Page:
We do need a term for people who are eager to fight without being very clear on whom they want to fight or why. I just don’t want that term to be “hawk.”
This reminded me of an old column from The Economist from long ago in which Paul Wolfowitz was described as a “velociraptor” to capture how much more aggressive he was than ordinary hawks. Using this description, we could say that a “velociraptor” sees threats where they don’t exist, exaggerates the ones that do, and always argues for taking a hard line against all of them. In other words, a fanatic. The trouble is that the fanatic sees enemies everywhere even when they aren’t there. The fanatic perceives Syria to be an enemy because it is allied with Iran, which he also sees as an enemy, and he is distraught by Russia’s relationship with both because Russia, too, is supposedly an enemy or, if you like, “our number one geopolitical foe.” It doesn’t discourage the fanatic that America faces no serious threats from any of them.
While there may be Syria hawks that fit the description of being “the kind of plumed-helmeted Mrs. Jellyby eager to interpose American might between the world’s victims and their victimizers,” most Syria hawks see the conflict as a contest between the U.S. and Iran that the U.S. is supposed to win. The goal is not to “interpose” American power between the warring parties, but to throw the weight of the U.S. behind one side to deliver a knockout blow to the other.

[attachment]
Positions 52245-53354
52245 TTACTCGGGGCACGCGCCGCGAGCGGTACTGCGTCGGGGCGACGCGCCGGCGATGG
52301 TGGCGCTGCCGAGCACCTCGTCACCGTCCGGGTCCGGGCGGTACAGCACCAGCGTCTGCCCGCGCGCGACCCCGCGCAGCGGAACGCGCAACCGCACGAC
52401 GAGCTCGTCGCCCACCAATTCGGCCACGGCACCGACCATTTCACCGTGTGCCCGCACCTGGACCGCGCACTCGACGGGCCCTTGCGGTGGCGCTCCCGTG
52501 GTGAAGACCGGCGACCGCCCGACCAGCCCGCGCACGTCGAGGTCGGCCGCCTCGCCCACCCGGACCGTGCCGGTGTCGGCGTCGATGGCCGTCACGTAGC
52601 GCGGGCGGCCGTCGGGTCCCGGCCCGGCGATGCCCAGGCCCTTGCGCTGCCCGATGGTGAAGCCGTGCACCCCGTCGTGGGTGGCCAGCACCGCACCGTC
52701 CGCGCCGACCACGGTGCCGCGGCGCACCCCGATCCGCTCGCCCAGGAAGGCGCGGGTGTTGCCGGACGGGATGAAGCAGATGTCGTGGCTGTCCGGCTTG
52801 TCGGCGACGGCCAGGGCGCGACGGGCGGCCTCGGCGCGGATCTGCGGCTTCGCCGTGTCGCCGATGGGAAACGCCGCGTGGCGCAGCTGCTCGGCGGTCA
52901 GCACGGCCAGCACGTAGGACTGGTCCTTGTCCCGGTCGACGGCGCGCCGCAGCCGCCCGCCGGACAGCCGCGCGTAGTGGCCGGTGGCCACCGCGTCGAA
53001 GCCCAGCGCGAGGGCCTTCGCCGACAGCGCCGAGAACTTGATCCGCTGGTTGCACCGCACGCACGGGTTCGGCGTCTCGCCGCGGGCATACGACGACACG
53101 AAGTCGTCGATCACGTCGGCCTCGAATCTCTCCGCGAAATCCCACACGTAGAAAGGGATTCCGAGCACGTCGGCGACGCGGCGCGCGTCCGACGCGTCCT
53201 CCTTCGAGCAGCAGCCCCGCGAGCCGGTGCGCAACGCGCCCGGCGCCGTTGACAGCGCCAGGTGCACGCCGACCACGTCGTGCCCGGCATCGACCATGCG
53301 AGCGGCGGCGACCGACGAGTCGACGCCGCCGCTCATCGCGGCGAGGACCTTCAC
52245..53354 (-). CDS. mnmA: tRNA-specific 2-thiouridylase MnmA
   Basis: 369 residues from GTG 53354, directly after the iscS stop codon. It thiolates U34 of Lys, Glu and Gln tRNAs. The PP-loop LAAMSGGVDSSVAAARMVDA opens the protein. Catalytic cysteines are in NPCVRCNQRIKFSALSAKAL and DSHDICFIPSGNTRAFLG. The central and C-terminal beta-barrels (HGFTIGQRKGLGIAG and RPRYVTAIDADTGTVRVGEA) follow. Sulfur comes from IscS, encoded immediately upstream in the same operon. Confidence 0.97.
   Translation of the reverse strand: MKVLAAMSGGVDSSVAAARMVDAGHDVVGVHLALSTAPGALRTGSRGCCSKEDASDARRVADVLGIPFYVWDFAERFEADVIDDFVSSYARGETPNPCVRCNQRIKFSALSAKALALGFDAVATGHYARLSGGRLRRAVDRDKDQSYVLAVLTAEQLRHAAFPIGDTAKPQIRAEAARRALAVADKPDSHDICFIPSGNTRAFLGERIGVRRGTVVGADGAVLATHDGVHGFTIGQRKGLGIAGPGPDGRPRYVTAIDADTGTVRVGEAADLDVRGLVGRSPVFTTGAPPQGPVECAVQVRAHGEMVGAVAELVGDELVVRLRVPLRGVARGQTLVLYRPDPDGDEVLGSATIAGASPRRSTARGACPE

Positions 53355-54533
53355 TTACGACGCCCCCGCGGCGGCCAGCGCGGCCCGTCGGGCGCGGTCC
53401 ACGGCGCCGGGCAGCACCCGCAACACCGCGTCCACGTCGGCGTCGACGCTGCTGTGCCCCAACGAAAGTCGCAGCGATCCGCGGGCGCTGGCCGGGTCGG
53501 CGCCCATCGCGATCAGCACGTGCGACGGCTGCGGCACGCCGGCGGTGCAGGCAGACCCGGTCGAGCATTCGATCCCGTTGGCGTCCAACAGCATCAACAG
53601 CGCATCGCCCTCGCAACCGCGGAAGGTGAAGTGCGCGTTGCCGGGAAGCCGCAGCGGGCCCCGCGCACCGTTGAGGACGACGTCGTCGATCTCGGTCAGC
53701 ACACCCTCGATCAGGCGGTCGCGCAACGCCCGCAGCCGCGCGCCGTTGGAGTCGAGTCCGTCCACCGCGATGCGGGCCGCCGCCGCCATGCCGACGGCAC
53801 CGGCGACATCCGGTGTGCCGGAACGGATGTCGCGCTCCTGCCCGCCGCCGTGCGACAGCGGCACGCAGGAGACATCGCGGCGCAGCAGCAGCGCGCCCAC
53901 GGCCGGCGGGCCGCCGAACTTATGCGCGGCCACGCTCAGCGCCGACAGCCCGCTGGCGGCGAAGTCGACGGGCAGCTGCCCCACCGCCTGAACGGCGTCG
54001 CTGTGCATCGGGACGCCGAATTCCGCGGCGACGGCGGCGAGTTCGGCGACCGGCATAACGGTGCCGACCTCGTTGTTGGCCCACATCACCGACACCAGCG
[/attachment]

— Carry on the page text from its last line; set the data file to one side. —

Almost all Most Syria hawks are Syria hawks because they are hawkish on Iran, and view the conflict in Syria in those terms. They are very clear on whom they want to fight and why. They also happen to be horribly wrong.
According to Noah’s definition, it makes no sense to speak of Syria hawks because Syria’s government is not our enemy, but for Syria hawks it is just one of many. This is why Syria hawks consider U.S. “action” in Syria to be imperative, and it is why everyone else in the real world wants nothing to do with the conflict.